The façade of the Seattle Asian Art Museum, which officially reopens to the public on February 8.
The façade of the Seattle Asian Art Museum, which officially reopens to the public on February 8. Courtesy of Tim Griffith/SAAM

In a month's time, the Seattle Asian Art Museum will finally be open to the public, after a $56 million, two-year renovation. Here are a few points to bear in mind as you gear up to face the crowds during the newly refurbished space's inaugural few weeks:

The opening weekend will be free. On Saturday, February 8 and Sunday, February 9, for 12 hours each day, the museum will be open to visitors for the price of a quick jaunt through Volunteer Park. There will be programming and tours through the space, though the timed tickets must be reserved in advance and are almost sold out—so get on that. In the future, the SAAM will be free to all visitors on the First Thursday, First Saturday, and Second Thursday of each month.

The permanent collection will not be organized by country or time, but by theme. Curator of Chinese art Ping Foong and curator of Japanese and Korean art Xiaojin Wu from SAM, along with consulting curator of South Asian art Darielle Mason, collaborated on refiguring the SAAM's permanent collection into 13 different themes. They grouped the objects together according to their relationship to spirituality, fashion, divinity, material, text, storytelling, etc., mixing contemporary with ancient across cultures and regions.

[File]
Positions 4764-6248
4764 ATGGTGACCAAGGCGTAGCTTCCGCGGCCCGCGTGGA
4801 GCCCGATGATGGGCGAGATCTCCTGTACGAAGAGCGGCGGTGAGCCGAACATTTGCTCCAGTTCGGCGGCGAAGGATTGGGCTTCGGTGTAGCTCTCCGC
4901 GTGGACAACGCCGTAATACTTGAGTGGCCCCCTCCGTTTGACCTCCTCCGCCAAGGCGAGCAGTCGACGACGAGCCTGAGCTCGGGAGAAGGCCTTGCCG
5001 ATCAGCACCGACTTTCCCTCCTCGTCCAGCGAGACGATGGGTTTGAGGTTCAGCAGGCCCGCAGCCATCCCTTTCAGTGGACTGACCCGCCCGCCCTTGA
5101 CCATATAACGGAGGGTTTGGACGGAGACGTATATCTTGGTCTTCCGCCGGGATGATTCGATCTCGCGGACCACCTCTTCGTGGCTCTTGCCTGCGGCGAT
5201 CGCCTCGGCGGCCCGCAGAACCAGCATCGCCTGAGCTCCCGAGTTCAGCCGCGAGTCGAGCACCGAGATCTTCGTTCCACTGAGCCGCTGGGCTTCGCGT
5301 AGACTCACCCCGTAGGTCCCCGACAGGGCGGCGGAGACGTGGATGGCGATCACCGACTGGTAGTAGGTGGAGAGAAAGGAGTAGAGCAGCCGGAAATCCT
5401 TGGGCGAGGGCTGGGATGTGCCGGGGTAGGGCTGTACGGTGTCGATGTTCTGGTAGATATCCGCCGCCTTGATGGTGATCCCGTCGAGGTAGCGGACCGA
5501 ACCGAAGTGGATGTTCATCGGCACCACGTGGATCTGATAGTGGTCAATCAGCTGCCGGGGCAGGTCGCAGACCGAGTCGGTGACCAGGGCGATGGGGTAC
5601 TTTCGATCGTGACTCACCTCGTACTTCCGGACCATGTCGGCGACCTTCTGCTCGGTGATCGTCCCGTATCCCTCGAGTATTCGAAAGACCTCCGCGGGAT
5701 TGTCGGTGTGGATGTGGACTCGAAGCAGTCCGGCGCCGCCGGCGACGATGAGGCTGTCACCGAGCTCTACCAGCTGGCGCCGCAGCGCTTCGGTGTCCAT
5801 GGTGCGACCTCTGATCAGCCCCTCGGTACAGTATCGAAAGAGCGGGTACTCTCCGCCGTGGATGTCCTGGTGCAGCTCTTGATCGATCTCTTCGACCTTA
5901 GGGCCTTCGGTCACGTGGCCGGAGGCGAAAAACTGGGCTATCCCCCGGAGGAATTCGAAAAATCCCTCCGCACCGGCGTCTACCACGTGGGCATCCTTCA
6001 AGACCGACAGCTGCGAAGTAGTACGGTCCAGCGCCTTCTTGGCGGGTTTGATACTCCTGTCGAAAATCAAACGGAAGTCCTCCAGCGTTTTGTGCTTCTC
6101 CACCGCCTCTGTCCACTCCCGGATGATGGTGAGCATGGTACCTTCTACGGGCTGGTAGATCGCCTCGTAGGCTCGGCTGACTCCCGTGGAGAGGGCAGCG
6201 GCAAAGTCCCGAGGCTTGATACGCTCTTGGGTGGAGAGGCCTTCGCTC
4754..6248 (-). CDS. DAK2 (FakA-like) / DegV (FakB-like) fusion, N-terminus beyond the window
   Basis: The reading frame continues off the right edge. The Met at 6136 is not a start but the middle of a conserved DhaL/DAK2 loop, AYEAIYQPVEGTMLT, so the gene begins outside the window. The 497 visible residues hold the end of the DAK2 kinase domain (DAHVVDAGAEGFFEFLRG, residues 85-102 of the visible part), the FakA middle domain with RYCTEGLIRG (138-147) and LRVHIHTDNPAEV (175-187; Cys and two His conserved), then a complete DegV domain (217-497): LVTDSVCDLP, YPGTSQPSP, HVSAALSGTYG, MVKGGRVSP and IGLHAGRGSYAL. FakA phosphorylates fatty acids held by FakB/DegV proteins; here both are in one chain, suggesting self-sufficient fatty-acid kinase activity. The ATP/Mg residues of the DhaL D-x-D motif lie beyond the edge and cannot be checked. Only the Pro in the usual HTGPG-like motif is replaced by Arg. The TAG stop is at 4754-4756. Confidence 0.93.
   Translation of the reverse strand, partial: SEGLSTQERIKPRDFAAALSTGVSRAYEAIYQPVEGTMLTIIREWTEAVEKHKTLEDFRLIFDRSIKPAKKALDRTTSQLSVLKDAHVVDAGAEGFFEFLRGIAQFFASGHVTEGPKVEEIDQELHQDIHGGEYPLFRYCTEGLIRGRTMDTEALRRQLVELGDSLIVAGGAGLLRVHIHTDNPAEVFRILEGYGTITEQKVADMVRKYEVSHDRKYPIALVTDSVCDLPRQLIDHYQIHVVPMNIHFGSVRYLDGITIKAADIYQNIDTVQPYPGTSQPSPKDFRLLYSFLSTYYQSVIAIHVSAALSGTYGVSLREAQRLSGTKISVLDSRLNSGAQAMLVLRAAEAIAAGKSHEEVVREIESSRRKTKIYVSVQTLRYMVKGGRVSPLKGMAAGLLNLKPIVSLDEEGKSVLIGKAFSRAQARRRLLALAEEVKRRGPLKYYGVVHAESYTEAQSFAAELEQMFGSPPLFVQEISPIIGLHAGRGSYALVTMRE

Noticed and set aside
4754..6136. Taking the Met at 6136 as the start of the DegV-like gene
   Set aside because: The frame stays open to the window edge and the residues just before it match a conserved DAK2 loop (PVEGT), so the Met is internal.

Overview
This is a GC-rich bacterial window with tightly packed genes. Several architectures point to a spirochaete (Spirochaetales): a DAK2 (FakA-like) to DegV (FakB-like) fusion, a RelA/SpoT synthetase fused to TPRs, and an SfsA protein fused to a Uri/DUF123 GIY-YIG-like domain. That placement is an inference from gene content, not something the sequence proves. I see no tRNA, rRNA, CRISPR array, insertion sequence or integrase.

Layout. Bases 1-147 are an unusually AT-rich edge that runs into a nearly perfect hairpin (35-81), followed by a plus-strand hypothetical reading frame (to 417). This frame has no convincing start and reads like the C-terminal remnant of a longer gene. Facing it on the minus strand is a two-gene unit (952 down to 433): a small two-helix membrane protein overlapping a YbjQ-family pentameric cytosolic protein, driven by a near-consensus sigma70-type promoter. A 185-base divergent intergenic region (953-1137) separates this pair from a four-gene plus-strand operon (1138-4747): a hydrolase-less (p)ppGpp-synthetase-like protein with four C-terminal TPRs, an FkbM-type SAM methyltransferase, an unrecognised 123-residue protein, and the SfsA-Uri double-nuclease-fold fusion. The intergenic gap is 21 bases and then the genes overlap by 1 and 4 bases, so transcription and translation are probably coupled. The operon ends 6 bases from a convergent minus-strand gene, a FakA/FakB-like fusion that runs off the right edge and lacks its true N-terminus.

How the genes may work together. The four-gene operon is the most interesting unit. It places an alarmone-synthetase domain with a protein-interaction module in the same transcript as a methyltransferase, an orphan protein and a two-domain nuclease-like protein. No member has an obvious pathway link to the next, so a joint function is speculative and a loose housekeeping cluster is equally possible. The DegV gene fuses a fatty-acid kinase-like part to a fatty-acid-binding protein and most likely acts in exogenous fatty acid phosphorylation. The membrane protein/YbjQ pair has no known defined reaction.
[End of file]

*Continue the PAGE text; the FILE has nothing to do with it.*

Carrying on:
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Though it's rather unusual for theme to dictate how a permanent collection is displayed in a museum, it is certainly refreshing, allowing for connections that normally wouldn't be made in a stodgily arranged exhibition space, where things are arranged by our modern conception of borders or cultures. Time is a construct, a flat circle, everything is connected, etc.

Reglazed glass!
Reglazed glass! Courtesy of Tim Griffith/SAAM
The two year renovation saw more gallery space added and a climate control system put in place so things don't rot on the walls (though, artistically, I'm fascinated by the idea of hanging rotten art). The Art Deco, Carl F. Gould-designed building that houses SAAM had not been significantly renovated since its construction in 1933. Jim Crow was still legal then, y'all! Some highlights of the refurbishment include: a new glass-enclosed park lobby; a new gallery, education studio, conservation center, and community room; restoration of one interior and two exterior fountains; cleaning of the façade's metalwork and reglazing of glass; cleaning and preservation of the original sandstone façade.

Be/longing: Contemporary Asian Art will be the first special exhibition in the space: It'll feature 12 Asians artist who work, have worked, or live primarily outside of Asia, exploring their "experiences as both insiders and outsiders and their simultaneously Asian and global perspectives." The show will be made up of works from both SAM's holdings and private collections. A highlight: Miwa Yanagi's "Yuka."

Yuka by Miwa Yanagi.
"Yuka" by Miwa Yanagi. Courtesy of SAAM

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